The most common complication, delayed bleeding, is observed in 3–10% of patients.9, 55, 61, 62, 63, 64 Bleeding typically occurs within 7–10 days after EMR and may require hospital admission, endoscopic intervention, and blood transfusion. Proximal polyp location, size, and bleeding during the resection have been identified as risk factors for delayed bleeding.9, 55, 62, 63, 64, 65 Age, comorbidities, use of anticoagulation, and electrocautery setting have been reported risks in some but not other studies.63, 65, 66

Recent publications suggest that closing the mucosal defect with clips may reduce the bleeding risk (Figure 3).63, 65, 67 A large retrospective single endoscopist study found that complete clip closure after removal of ≥20 mm polyps among 225 patients was associated with a 2% bleeding risk, significantly lower than the 10% observed in 247 historical controls, who did not undergo prophylactic clipping.63 Similarly, clip closure was associated with lower bleeding risk in a recent prospective multicenter cohort study from Spain.65 Although both studies support the use of clips, a major concern is an uncontrolled study design with the possibility of patient selection bias and unmeasured factors that may affect bleeding risk. Although the study from Spain was large (1214 patients), the lack of a standardized resection protocol, a clear definition of outcomes and assurance of complete outcome assessment are some of the limitations. For instance, clip closure may have been more frequently applied to lower-risk lesions because they may have been easier to clip (preferential clipping), which may have confounded risk assessment. A randomized trial from China might have overcome these limitations. Prophylactic clip closure was compared to no clip closure after endoscopic resection of ≥10 mm sessile polyps among 348 patients.67 Polyps were removed either by EMR, endoscopic submucosal dissection (ESD) or hybrid ESD (combination of EMR and ESD). Delayed bleeding occurred less frequently after clip closure compared to no clipping (1 vs. 7%). However, the study included smaller polyps, allowed different endoscopic resection techniques, observed a higher than expected rate of complications in the control group, and used an unclear definition of bleeding events.67 Therefore, the results are not sufficient to inform current EMR practice.

Figure 3
EMR of a 40 mm lateral spreading granular type colon polyp (ac). Treatment of the boarders with APC to prevent recurrence (d) and clip closure of the mucosal defect after resection (e,f).

Despite the lack of good evidence, several observational studies indicated that clip closure is increasingly applied. Additional studies are under way and will hopefully provide a more definitive answer in the near future. At present stage, however, there is no adequate evidence to support prophylactic use of clips after EMR.

SUMMARY

Adequate polyp management is key for effective endoscopic CRC screening. While we spent most of our time and resources on the detection and removal of diminutive polyps, it is unclear that this effort is worthwhile. The proposed resect-and-discard strategy is an approach to shift this balance. However, training, monitoring, auditing requirements, challenges in implementation, and the added complexity may further hinder adoption into clinical practice. Alternative strategies include a simplified resect-and-discard strategy or deferring removal of diminutive polyps until they grow to higher-risk polyps. New strategies need to be studied, particularly with a focus on trade-offs of safety compared to cost-savings.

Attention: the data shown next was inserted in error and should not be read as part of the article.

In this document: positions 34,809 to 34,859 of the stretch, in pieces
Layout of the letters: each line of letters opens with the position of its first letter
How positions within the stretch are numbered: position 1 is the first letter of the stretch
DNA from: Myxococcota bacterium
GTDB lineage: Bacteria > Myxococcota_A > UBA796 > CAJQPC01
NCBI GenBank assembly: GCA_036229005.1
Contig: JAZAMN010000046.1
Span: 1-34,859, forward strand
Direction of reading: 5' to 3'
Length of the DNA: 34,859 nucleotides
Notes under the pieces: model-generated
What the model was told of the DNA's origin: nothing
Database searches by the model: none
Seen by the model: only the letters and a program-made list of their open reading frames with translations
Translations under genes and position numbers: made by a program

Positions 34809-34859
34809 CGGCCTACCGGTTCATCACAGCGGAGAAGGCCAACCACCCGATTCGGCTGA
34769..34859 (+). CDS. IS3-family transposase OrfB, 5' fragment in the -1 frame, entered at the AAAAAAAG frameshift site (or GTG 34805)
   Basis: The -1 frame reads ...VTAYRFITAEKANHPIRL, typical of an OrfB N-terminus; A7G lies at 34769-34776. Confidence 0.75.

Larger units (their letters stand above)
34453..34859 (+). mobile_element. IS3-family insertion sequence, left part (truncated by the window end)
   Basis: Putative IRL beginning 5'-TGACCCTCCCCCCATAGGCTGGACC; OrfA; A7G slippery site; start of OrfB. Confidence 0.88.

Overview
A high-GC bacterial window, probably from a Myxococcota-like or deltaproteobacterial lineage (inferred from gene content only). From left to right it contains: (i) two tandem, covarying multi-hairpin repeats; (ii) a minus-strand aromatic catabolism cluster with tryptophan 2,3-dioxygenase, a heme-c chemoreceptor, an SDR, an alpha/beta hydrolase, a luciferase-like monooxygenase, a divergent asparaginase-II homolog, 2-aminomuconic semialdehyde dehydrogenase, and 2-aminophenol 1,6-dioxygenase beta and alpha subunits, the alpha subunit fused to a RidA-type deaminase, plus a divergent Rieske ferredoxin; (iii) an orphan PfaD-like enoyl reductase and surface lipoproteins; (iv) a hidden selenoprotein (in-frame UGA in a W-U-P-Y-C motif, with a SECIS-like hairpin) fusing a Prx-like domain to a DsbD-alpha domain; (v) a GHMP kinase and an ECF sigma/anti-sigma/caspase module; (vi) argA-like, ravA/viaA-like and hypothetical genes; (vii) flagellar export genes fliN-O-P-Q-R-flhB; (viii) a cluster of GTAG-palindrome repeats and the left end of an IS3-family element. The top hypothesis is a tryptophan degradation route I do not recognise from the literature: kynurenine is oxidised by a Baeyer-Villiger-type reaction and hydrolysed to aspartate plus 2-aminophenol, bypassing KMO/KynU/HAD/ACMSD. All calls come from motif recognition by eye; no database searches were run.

As we may de-emphasize the importance of removing diminutive polyps, our effort should have a renewed focus on the detection and complete resection of higher-risk polyps. Cold snare resection may be at least as safe and effective as hot snare resection for polyps up to 10 mm in size. Future comparative effectiveness studies should be encouraged to define best practice. The larger the polyp the higher the risk for complications. Although clipping of the mucosal defect after resection seems to be increasingly performed, there is currently insufficient evidence to support this practice for all non-pedunculated ≥20 mm polyps. Results of ongoing studies are awaited to understand if this approach is justified.

Study Highlights

[check] Adequate polyp management is key for colonoscopy practitioners. New developments like the resect-anddiscard strategy, deferring removal of diminutive polyps and considerations how polypectomy techniques can be improved are discussed in this article.

Acknowledgments

The findings, statements, and views expressed are those of the authors and do not necessarily represent those of the Commission, the Department of Veterans Affairs or the United States Government.

Footnotes

Guarantor of the article: Daniel von Renteln, MD.

Specific author contributions: Daniel von Renteln and Heiko Pohl: drafting and revision of the manuscript. Daniel von Renteln and Heiko Pohl have approved the final draft submitted.

Financial support: None.

Potential competing interests: Heiko Pohl is a consultant for Interscope, Inc, Daniel von Renteln is a consultant for Boston Scientific. The remaining authors declare no conflict of interest.